The industry has the potential to reach $15 billion and employ 1 million workers in India by 2020. Researchers say significant new policies and investment will be required to succeed.
Agricultural residues from rice, wheat, maize and other crops in India could be converted into ethanol, allowing the country to play a significant role in the next-generation ethanol sector, according to research from Bloomberg New Energy Finance.
According to the Bloomberg study, “Next-generation Ethanol: What’s in it for India?,” India will produce more than 125 million metric tons of the residues by 2020, at the same time next-generation ethanol may be a $15 billion-per-year industry. India’s success, and the success of the industry itself, however, depends on significant new policies and investment, according to the report. Currently, a liter of next-generation ethanol is no more cost-effective than a liter of conventional ethanol, unless significant government assistance is provided.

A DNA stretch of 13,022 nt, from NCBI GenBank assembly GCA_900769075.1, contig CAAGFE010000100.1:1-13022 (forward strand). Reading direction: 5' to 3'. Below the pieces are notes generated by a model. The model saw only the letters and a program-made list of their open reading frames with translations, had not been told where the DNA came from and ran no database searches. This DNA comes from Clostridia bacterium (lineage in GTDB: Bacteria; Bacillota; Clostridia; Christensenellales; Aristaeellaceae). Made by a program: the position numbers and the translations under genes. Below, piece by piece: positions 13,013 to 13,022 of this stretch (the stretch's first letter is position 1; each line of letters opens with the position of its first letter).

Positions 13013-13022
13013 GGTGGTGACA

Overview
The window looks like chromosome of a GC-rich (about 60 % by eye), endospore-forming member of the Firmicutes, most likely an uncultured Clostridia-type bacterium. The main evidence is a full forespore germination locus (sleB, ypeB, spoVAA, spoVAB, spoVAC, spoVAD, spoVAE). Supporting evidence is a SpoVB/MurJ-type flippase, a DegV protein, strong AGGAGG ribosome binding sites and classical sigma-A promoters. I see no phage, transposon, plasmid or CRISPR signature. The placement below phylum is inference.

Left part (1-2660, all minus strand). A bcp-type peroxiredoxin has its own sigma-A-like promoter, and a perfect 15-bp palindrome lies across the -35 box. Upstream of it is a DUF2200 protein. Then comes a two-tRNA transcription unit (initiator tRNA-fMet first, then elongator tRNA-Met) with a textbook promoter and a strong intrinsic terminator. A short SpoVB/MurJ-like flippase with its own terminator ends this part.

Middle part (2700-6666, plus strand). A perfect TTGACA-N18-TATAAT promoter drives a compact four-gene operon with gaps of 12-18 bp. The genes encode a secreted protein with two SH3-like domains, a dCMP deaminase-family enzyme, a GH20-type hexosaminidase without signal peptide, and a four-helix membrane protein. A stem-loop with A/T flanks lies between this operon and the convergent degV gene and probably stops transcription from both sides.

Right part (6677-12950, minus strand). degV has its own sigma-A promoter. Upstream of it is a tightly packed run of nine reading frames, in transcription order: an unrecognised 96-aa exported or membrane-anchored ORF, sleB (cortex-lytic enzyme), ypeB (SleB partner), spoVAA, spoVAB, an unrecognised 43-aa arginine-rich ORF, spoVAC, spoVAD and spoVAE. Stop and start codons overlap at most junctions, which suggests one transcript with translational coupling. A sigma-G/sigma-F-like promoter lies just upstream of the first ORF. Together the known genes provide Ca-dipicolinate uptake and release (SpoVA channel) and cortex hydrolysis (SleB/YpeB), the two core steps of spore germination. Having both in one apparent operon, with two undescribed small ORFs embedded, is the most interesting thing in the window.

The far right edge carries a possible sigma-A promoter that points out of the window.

The creation of the next-generation ethanol industry could lower greenhouse gas emissions from transport fuels, reduce India’s dependence on oil imports and create jobs, said BNEF. In one scenario, up to 1 million workers could be hired to collect and convert the agricultural waste.